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German-Iranian connection solid as ever

By DAVID NEUMANN, UPI Outside View Commentator   |   June 6, 2013 at 12:03 AM   |   Comments

BRUSSELS, June 6 (UPI) -- A curious spectacle unfolded May 29 in the European Parliament, as the U.N. Envoy in Iraq Ambassador Martin Kobler testified before the Foreign Affairs Committee.

He was offered the opportunity to address this high-profile platform by his German compatriot and Committee Chairman Elmar Brok to discuss the situation in Iraq.

However, his speech focused on casting blame toward Iranian dissidents who are refugees in two camps in Iraq. These dissidents are members of the People's Mujahedin of Iran, an opposition group that works to overthrow the Iranian theocracy.

Many members of the European Parliament taking part in the debate protested to his attempts to "deceive the Parliament" and his "highly hypocritical" presentation. Some asked if he had nothing to hide why he wouldn't agree to "an independent investigation" into his conduct, while others demanded that he "resign" or "be fired!"

However the U.N. envoy didn't find himself totally abandoned in the debate and was defended by a number of his compatriots from various political parties.

First in the list was Alexander Lambsdorff, a member of the Liberal FDP, the same party as German Foreign Minister Guido Westerwelle, who infamously shook hands with Iranian President Mahmoud Ahmadinejad in Tehran a couple of years ago.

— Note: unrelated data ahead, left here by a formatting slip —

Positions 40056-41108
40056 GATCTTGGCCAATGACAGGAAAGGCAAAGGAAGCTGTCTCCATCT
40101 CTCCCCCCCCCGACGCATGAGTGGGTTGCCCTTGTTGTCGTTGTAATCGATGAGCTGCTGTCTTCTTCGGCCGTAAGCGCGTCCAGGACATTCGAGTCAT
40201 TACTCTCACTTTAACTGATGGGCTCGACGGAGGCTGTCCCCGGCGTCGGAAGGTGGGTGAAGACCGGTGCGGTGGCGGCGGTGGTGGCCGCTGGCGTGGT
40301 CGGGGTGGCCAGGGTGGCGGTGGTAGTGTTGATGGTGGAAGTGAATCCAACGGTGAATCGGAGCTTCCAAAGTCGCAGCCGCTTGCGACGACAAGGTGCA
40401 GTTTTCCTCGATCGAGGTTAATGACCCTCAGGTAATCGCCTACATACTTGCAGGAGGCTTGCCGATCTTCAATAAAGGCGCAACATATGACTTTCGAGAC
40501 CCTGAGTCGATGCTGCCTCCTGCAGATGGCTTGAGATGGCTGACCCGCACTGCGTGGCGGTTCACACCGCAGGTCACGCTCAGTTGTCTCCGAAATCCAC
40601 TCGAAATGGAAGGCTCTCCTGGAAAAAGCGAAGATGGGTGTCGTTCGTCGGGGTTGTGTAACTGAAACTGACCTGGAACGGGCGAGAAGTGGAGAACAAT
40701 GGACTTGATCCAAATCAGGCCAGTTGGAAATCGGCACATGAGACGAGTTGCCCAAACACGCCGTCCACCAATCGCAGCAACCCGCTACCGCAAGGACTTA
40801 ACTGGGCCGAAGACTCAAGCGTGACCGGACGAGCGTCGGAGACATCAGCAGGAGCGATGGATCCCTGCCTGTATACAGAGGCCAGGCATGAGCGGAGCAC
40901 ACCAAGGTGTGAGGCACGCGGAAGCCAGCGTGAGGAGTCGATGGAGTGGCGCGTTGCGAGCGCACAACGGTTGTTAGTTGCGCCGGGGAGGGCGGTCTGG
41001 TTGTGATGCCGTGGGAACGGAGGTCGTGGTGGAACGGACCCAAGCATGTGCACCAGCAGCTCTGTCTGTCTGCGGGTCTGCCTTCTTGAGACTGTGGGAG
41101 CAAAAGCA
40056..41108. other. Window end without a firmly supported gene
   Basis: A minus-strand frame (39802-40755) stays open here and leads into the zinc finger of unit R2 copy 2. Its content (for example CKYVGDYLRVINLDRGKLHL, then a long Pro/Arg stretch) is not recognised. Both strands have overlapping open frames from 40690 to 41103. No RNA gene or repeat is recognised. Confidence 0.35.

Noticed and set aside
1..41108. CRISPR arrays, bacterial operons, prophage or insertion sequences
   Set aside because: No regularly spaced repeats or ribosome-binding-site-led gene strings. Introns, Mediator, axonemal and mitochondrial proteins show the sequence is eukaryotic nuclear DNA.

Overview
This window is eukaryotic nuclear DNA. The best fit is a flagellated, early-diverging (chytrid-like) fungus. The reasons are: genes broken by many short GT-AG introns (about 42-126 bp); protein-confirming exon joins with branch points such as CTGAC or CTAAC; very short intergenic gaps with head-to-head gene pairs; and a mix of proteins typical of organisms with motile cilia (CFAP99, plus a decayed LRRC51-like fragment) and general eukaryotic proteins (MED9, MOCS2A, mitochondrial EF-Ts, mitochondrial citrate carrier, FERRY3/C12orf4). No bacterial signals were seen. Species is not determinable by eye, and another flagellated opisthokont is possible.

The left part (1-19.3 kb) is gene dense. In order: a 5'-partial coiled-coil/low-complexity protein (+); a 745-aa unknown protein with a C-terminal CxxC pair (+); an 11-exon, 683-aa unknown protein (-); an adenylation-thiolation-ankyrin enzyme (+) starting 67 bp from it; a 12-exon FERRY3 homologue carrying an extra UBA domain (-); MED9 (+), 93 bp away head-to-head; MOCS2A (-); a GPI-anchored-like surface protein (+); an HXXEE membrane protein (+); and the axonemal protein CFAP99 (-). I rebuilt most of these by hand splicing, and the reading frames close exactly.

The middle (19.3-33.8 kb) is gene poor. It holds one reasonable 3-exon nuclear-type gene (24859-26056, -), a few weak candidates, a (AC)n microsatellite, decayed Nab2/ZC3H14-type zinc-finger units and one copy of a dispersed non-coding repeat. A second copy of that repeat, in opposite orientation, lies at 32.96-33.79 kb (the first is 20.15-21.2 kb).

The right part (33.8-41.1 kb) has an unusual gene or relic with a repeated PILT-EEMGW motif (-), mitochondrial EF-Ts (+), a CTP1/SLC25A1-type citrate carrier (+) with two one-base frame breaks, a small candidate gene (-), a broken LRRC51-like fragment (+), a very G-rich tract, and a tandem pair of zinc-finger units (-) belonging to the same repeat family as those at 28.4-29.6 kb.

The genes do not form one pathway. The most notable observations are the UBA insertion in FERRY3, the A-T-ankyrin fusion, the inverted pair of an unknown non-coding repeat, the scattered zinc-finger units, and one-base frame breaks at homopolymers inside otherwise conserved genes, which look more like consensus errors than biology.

Another speaker was Michael Gahler, a former junior diplomat from German Chancellor Angela Merkel's Christian Democratic Union, who as rapporteur drafted a key resolution in 2002 that became the basis for European Parliament forming a friendship delegation with Iran.

Another speaker was Barbara Lochbihler from the Green Party, the same party as Kobler, who also led the European Parliament's Iran delegation for several years, working closely with the Iranian Embassy in Brussels. The German Greens were the only major political party in Europe to officially denounce sanctions on Iran's nuclear ambitions as "illegal."

Despite the implementation of sanctions by Western governments, Germany remains a key trading partner with Iran. A recent statistical account of trade with Iran from 1950 to 2011, undertaken by the Federal Republic's office of statistics in Wiesbaden, found that trade relations surged during the Ahmadinejad era.

The Economist World in Figures 2012 edition states Germany is third in the world in exports to Iran, after United Arab Emirates and China. In 2009, it delivered goods worth more than $4.3 billion to Iran and expanded the figure to $4.5 billion in 2010 and remained as high as $3.1 billion in 2011. Iran's own state run Press TV recently lauded the "booming trade relations" between the two countries.

Germany has a long history of engagement with Islamic Republic. Hans-Dietrich Genscher became the first Western foreign minister to visit Tehran in 1984. This policy continued through 2008, when a German senior diplomat in Iran reportedly attended one of the regimes' "Down with Israel" rallies.

German Ambassador to Iran Herbert Honsowitz went on record as stating that he would do what was necessary to "to preserve and improve economic relations" between the two countries despite the implementation of sanctions.